Business News of 2014-06-12

ACEP describes gov’t approval to flare gas as ill-advised

Africa Centre for Energy Policy (ACEP), an energy think-tank, has described the government's "No objection" to gas flaring by the Jubilee partners as ill-advised and a recipe for environmental consequences.

In a release signed by Nasir Alfa Mohammed, Senior Energy Policy Manager of ACEP, said the environmental and health effects of flaring gas could contribute to increasing greenhouse gases leading to global warming.

Tullow Oil partners in the Jubilee oil field have been granted approval to flare gas until October when the Atuabo Gas Infrastructural facility referred to as the "Western Corridor Gas Infrastructure Development project" executed by SINOPEC, becomes operational.

The project includes the installation of offshore/onshore pipelines, gas processing plant, liquid gas export system and office complex.

It cited Niger Delta in Nigeria as an example of an area suffering adverse environmental impact of acid rains resulting from flaring gas and added that acid rains acidifies lakes, rivers, streams and damage the vegetation.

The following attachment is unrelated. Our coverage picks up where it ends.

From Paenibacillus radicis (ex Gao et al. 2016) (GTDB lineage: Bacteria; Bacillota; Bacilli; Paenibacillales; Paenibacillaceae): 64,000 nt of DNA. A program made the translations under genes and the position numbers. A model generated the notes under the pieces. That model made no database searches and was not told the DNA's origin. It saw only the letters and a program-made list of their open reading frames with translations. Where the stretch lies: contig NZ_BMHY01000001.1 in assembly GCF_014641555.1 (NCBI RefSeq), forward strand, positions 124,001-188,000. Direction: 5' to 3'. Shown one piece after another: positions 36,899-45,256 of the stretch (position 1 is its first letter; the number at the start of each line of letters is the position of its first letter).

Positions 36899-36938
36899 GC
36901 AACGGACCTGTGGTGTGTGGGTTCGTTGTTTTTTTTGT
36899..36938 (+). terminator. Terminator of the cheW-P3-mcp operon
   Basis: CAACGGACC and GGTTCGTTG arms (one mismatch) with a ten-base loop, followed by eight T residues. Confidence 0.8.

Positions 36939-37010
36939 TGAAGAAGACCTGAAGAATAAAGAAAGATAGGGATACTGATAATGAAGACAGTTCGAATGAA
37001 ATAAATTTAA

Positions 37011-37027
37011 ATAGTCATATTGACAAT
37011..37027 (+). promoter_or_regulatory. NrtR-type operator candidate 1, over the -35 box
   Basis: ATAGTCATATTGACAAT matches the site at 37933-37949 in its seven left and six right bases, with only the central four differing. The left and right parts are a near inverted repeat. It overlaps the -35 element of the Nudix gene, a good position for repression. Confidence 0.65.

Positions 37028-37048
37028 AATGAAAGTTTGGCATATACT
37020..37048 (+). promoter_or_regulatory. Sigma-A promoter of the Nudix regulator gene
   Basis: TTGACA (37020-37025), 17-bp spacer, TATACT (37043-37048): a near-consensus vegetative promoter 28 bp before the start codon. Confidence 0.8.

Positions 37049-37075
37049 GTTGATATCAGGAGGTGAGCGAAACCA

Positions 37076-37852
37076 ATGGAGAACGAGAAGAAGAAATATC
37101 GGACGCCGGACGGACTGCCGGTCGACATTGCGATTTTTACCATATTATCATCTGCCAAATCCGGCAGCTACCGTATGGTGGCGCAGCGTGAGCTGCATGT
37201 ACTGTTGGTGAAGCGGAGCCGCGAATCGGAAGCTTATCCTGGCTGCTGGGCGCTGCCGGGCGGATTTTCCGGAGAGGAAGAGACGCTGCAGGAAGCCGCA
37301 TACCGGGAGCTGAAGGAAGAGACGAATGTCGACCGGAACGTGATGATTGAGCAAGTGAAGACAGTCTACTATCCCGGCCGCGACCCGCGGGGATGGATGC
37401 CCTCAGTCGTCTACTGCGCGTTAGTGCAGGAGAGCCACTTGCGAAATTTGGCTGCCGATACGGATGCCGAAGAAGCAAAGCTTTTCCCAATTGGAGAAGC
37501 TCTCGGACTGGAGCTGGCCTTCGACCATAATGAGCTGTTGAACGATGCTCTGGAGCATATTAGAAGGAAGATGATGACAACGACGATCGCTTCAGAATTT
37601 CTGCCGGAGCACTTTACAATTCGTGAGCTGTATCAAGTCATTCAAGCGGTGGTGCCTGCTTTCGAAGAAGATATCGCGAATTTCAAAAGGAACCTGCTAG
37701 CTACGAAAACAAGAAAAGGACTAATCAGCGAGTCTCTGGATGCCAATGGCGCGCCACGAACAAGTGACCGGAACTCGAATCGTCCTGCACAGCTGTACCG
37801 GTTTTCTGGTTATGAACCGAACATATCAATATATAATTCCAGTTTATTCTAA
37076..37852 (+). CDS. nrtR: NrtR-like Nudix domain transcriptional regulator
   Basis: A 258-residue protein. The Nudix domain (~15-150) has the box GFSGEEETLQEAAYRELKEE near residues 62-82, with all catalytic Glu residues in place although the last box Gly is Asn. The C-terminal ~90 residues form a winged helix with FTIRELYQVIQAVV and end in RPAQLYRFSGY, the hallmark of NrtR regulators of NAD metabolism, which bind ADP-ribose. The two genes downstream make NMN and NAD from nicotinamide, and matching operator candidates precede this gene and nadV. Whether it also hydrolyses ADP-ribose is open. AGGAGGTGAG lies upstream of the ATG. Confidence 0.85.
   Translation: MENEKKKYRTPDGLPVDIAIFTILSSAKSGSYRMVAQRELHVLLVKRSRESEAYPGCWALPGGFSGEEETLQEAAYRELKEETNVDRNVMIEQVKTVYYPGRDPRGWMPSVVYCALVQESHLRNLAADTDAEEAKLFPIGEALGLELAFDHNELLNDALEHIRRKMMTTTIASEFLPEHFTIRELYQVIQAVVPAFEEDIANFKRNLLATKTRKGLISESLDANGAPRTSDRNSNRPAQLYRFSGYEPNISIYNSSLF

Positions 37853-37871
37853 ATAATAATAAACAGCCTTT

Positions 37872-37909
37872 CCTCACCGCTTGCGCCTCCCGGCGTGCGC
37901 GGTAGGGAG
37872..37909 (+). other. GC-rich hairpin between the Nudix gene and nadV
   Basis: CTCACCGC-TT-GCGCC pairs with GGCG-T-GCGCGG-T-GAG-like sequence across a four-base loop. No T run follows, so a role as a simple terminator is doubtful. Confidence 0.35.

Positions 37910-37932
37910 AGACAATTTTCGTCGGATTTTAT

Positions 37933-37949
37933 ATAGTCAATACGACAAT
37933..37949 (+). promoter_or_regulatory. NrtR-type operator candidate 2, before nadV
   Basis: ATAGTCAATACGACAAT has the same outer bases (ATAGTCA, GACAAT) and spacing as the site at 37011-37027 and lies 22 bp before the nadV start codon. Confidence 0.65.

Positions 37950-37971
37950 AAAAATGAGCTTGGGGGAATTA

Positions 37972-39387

ACEP said the potential exposure of hazardous air pollutants emitted during incomplete combustion of flaring gas could result in adverse health impacts such as cancers, deformities in children, lung damage, skin and nervous problems, reproductive as well as developmental effects in surrounding communities.

"We are more worried that the country will lose millions of dollars worth of gas over the authorised flaring period,” the statement said.

It called on the government to expedite action on the early completion of the gas project insisting flaring of gas was yet another cost to the state.

The statement said due diligence was not done, and the government's decision was arrived at largely influenced by financial consideration rather than the welfare of the people.

It suggested that the process of flaring the gas be monitored and the Jubilee partners compelled to disclose the volumes of gas to be flared on daily basis and contingency plans made public.

In an interview with the Ghana News Agency, Mr Benjamin Boakye, Director of Projects of ACEP said the continuous re-injection of gas into the oil-well has a high propensity to destroy the national investment while flaring has environmental and health consequences.

He said a baseline audit should be conducted by the Environmental Protection Agency to assess the potential impact on the environment and the communities.

Source: GNA
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